US Open (tennis)

The United States Open Tennis Championships is a hard court tennis tournament. The tournament is the modern version of one of the oldest tennis championships in the world, the US National Championship, for which men's singles and men's doubles were first played in August 1881.

US Open
Official website
Founded1881; 140 years ago (1881)
Editions141 (2021)
LocationNew York City, New York,
United States
VenueUSTA Billie Jean King National Tennis Center (since 1978)
SurfaceHard – outdoors[lower-alpha 1][lower-alpha 2] (since 1978)
Clay – outdoors (1975–1977)
Grass – outdoors (1881–1974)
Prize moneyUS$57.5 million (2021)[1]
Men's
DrawS (128Q) / 64D (16Q)[lower-alpha 3]
Current championsDaniil Medvedev (singles)
Rajeev Ram
Joe Salisbury (doubles)
Most singles titles7
Richard Sears
William Larned
Bill Tilden
Most doubles titles6
Mike Bryan
Richard Sears
Holcombe Ward
Women's
DrawS (128Q) / 64D (16Q)
Current championsEmma Raducanu (singles)
Samantha Stosur
Zhang Shuai (doubles)
Most singles titles8
Molla Mallory
Most doubles titles13
Margaret Osborne duPont
Mixed doubles
Draw32
Current championsDesirae Krawczyk
Joe Salisbury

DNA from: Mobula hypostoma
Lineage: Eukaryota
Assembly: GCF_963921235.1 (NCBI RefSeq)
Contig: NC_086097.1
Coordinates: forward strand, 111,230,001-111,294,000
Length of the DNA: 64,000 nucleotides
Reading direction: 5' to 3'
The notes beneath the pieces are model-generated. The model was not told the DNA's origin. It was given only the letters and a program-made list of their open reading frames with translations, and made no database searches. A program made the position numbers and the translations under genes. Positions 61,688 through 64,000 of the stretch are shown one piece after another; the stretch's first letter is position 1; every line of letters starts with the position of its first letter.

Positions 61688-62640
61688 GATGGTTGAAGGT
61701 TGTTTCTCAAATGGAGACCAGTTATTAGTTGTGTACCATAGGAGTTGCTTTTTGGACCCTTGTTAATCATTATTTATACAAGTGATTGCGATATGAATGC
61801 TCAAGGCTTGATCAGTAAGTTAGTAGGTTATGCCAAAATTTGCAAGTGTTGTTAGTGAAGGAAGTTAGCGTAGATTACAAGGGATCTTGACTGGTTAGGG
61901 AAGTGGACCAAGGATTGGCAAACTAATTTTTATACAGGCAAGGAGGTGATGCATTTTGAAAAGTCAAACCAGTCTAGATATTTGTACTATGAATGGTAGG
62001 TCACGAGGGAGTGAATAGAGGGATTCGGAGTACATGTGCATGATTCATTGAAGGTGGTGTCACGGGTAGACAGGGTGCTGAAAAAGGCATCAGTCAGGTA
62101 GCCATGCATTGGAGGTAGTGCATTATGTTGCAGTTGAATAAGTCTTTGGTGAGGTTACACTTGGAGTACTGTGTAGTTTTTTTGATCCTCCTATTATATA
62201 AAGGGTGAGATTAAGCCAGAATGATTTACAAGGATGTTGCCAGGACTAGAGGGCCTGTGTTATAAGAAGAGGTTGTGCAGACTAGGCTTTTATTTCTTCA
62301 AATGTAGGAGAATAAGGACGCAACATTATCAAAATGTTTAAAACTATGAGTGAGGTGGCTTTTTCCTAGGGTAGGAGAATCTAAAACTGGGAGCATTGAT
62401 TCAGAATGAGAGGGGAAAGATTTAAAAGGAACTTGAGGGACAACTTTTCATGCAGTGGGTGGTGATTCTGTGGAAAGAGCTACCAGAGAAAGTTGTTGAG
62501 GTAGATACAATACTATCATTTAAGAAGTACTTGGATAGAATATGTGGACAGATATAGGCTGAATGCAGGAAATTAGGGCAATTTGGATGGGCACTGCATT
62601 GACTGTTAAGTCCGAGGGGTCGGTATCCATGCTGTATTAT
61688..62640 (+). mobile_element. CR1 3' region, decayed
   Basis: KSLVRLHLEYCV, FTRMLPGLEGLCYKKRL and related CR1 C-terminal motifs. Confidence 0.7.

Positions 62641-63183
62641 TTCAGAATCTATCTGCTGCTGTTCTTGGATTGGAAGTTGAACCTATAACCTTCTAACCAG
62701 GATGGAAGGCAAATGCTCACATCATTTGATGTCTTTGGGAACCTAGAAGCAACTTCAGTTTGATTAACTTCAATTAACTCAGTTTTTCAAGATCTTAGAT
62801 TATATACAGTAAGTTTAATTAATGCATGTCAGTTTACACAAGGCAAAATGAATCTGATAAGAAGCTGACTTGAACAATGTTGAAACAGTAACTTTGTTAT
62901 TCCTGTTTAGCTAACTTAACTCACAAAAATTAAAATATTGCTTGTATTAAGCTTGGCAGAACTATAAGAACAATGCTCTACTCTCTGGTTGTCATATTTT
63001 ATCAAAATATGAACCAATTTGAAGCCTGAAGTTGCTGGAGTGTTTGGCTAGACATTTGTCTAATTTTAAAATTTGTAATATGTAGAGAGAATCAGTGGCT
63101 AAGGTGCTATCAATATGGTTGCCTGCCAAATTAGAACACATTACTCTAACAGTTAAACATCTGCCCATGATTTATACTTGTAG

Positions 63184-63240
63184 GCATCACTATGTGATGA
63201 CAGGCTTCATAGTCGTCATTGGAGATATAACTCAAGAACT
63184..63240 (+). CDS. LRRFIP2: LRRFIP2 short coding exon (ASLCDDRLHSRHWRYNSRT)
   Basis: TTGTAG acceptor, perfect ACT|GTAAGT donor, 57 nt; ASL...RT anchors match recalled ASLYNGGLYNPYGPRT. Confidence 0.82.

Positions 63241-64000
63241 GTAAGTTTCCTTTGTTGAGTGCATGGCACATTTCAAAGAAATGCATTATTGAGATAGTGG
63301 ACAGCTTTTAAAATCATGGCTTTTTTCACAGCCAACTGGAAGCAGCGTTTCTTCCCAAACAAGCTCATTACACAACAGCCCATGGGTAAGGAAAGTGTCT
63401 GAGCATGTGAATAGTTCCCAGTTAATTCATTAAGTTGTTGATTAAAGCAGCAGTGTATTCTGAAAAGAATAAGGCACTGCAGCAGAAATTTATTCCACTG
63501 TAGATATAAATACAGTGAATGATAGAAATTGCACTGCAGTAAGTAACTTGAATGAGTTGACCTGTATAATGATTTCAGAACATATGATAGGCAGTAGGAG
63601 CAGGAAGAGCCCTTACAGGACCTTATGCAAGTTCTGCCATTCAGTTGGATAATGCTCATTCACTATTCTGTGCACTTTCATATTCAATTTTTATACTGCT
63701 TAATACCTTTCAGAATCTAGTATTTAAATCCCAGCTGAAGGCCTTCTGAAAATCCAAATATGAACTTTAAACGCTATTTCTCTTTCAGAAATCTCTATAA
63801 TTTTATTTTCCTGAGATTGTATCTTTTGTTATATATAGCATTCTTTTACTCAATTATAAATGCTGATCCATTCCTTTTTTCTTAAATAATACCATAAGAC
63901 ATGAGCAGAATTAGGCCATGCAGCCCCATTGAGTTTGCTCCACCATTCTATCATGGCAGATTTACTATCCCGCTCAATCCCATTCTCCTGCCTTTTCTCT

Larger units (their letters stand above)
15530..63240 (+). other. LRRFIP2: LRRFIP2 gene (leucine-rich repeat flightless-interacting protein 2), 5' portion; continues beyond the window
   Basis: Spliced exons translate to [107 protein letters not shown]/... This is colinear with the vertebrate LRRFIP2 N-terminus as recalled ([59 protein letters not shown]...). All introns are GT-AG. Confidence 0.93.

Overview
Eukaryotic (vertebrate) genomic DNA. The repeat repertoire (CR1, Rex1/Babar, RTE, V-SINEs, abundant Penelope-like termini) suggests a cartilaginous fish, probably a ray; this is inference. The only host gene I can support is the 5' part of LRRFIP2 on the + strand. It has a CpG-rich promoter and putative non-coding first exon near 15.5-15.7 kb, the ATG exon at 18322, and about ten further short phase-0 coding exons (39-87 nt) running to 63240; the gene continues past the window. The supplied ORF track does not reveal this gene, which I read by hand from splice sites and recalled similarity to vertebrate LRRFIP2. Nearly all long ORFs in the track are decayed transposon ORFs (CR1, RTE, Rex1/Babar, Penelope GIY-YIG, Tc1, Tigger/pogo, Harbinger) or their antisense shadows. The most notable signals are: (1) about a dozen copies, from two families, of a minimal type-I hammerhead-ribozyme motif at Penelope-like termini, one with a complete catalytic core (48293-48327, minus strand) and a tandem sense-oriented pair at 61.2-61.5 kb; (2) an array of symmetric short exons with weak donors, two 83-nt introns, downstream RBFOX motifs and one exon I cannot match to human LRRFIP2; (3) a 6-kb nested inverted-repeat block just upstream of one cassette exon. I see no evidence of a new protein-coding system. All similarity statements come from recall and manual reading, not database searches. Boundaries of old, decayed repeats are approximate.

Most titles (male)4
Bill Tilden
Bill Talbert
Bob Bryan
Most titles (female)9
Margaret Osborne duPont
Grand Slam
Last completed
2021 US Open

Since 1987, the US Open has been chronologically the fourth and final Grand Slam tournament of the year. The other three, in chronological order, are the Australian Open, French Open and Wimbledon. The US Open starts on the last Monday of August and continues for two weeks, with the middle weekend coinciding with the US Labor Day holiday.

The tournament consists of five primary championships: men's and women's singles, men's and women's doubles, and mixed doubles. The tournament also includes events for senior, junior, and wheelchair players. Since 1978, the tournament has been played on acrylic hard courts at the USTA Billie Jean King National Tennis Center in Flushing Meadows–Corona Park, Queens, New York City. The US Open is owned and organized by the United States Tennis Association (USTA), a non-profit organization, and the chairperson of the US Open is Patrick Galbraith. Revenue from ticket sales, sponsorships, and television contracts are used to develop tennis in the United States.

The US Open employs standard tiebreakers (first to 7, win by 2) in every set of a singles match.[2] For the other three Grand Slam events, there are special scoring methods for a match that reaches 6–6 in the last possible set (the third for women and the fifth for men): in the French Open, the decisive set continues until a player takes a two-game lead, in Australia, an extended tiebreaker to 10 points is played, and at Wimbledon, a standard tiebreaker is played only if the game score reaches 12–12. As with the US Open, these events use standard tiebreakers to decide the other sets.[2]